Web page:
The week ahead
Sterling has found some support in the past two weeks, making a sojourn from its December 9th lows, but has come off overnight in spectacular fashion. The Bank of England’s Monetary Policy Committee voted to raise rates from 0.10% to 0.25% last week. This is perhaps the prelude to a wind-down of its quantitative easing asset holdings, but the rise is likely to hit growth as well. It’s a finely balanced point in the UK where core inflation—representing demand-driven price growth—has started ticking up towards uncomfortable levels, juxtaposed with producer cost increases which have been passed on almost entirely to consumers. There’s one thing that’s a near certainty: asset price inflation is in policymakers sights.
- The Confederation of British Industry’s Industrial Order Expectations figure came in at 24 today following last month’s upside surprise reading of 26.
- Public Sector Net Borrowing is expected to show another decrease tomorrow, coinciding with a lapse of government support and the Bank of England interest rate hike.
- CBI Realised Sales data also comes out tomorrow and is expected to present a decline. Omicron proliferation predates this measure, but last month there were already inklings of Christmas restrictions, so it isn’t too surprising.
In the European Union, the poor showing by the common currency is hard to ascribe with great certainty. On the one hand, Purchasing Manager Index data is showing continuous improvement, but measures of consumer spending and business confidence have been declining since a Q2 2021 high. On the other hand, the European Central Bank is also largely constrained in its actions—which it must keep accommodative—ranking far behind the UK and the US which have raised rates or signalled intentions of doing so, respectively. During the winter, the political dispute with Russia over a potential invasion of Ukraine has cast doubt over an easing of natural gas prices as 30% of EU natural gas comes from Russian fields.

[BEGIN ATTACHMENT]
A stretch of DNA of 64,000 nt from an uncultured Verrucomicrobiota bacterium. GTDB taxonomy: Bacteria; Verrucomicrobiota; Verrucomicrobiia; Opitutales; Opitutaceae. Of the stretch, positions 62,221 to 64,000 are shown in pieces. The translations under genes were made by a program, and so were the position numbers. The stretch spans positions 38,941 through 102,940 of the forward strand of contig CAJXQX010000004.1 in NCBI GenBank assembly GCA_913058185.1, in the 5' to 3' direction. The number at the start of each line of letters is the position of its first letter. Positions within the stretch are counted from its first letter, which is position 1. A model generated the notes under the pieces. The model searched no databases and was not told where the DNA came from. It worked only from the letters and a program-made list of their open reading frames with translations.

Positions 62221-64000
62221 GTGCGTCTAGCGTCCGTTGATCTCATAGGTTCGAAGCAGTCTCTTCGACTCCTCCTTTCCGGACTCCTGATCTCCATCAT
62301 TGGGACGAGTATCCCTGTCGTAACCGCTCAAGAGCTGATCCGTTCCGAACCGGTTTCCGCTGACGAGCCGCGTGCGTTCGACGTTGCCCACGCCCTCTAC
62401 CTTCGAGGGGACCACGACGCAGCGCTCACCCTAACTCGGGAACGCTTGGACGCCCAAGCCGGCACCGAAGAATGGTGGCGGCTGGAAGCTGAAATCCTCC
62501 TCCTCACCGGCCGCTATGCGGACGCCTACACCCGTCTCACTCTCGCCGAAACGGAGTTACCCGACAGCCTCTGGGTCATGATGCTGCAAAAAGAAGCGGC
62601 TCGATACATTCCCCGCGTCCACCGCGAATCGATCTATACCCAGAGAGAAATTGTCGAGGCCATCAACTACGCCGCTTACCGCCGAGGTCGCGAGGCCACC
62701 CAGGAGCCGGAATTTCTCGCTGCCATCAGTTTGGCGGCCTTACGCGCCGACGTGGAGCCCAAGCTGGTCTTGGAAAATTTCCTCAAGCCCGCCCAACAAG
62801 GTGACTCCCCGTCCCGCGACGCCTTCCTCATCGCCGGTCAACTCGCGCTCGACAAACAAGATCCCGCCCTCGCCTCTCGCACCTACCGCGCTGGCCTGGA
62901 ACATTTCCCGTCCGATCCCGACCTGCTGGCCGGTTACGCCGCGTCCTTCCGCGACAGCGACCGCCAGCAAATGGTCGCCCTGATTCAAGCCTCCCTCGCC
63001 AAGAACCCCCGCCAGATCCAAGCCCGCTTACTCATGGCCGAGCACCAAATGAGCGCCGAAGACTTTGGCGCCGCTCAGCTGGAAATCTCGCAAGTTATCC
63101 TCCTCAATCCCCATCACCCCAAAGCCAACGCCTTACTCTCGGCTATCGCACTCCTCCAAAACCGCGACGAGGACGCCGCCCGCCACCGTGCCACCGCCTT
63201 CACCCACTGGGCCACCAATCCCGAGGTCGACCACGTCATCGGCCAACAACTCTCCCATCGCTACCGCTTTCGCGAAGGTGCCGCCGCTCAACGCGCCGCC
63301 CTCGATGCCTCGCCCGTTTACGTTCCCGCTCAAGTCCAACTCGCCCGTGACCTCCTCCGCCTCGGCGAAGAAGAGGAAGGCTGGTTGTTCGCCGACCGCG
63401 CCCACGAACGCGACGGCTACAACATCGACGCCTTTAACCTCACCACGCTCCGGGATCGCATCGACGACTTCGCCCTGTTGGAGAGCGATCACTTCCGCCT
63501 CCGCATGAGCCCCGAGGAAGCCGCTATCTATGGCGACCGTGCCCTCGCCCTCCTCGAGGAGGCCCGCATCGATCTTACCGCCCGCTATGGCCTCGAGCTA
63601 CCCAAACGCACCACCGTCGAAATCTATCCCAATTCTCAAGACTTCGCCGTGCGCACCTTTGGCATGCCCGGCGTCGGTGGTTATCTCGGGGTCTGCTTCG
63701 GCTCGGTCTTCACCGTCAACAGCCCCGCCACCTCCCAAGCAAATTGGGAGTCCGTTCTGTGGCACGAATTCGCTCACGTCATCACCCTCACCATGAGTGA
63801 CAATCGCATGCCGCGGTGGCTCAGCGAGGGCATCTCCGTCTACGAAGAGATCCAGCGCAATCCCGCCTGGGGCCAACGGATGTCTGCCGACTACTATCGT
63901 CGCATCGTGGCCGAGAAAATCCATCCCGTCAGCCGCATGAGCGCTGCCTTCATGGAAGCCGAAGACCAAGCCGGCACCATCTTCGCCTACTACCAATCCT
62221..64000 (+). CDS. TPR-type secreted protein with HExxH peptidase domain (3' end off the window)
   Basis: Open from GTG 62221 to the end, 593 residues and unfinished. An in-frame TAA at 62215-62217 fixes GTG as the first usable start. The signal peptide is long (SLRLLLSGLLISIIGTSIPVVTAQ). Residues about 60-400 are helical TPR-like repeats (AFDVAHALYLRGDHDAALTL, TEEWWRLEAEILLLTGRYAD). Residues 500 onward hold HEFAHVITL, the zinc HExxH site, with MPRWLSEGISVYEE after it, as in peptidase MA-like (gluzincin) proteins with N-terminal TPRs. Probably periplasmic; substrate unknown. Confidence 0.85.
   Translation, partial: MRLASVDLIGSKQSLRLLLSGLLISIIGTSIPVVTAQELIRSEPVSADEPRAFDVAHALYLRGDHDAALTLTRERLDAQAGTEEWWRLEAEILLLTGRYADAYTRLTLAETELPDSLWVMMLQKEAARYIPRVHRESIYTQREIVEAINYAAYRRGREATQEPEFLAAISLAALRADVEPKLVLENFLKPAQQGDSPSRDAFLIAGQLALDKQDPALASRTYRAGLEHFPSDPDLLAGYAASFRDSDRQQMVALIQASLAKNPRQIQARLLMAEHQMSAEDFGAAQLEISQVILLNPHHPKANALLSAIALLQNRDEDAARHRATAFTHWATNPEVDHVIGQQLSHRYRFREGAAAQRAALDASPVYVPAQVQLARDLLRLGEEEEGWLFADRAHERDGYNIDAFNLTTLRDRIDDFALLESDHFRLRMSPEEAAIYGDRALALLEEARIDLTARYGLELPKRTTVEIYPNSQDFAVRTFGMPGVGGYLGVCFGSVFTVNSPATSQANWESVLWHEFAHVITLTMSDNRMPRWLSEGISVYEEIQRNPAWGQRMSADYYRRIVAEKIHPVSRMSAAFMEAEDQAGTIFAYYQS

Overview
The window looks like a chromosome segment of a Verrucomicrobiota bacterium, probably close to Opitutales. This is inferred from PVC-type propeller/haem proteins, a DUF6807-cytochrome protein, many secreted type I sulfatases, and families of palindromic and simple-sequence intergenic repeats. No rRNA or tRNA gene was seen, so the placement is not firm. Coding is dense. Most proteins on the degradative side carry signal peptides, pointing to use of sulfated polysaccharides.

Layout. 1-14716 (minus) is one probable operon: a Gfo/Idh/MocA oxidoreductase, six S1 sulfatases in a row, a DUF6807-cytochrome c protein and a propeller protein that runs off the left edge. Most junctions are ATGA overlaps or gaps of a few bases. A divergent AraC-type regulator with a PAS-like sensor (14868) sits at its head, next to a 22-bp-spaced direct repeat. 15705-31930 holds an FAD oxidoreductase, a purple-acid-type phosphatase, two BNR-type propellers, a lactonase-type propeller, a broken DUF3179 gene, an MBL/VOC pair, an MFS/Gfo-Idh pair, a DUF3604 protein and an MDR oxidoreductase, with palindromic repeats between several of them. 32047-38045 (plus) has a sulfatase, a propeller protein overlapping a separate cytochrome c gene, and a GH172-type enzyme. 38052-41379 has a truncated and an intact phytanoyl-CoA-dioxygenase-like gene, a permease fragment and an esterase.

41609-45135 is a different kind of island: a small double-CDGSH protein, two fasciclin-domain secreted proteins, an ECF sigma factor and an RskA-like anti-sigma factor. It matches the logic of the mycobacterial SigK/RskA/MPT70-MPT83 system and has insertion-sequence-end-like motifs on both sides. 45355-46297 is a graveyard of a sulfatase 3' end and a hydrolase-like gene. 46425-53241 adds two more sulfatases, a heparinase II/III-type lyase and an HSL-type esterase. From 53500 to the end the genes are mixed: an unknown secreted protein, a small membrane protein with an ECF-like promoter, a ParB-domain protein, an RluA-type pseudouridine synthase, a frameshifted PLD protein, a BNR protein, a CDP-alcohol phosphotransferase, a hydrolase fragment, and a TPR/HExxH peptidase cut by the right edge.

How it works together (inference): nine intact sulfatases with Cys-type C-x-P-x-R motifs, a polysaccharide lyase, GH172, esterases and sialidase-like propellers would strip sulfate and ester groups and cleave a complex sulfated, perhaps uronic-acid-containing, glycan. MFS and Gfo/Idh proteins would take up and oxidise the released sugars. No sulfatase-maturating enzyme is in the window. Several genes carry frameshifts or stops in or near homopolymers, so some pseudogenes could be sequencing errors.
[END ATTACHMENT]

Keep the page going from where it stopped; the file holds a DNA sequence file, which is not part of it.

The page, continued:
- The only noteworthy piece of data for the Euro this week is the Consumer Confidence release which is likely to show a continued downward trend. Expectations are for the worst reading since April 2021.
The latest setback of the Build Back Better deal in the US and more hawkish tilt of the Federal Reserve Board of Governors has reined in inflation expectations and perhaps dampened growth as well. Oil continues to trend lower, although we expect OPEC+ to dynamically adjust supply to keep it within a stable range, so this is perhaps the bottom end of where we might find ourselves in 2022. The trade-weighted US Dollar has consequently been surging towards November highs.
- CB Consumer Confidence comes out on Wednesday and will be a key input for the Federal Reserve since consumer spending is crucial to future Consumer Price Index data.
- On Thursday, the Core Personal Consumption Expenditures Price Index m/m is expected to show a sustained uplift in inflation; it's worth keeping in mind this monthly reading is very noisy data and doesn’t necessarily represent the underlying trend.
- Also on Thursday, Core Durable Goods Orders m/m data should show a stable growth trend, reflecting positive consumer sentiment and spending.
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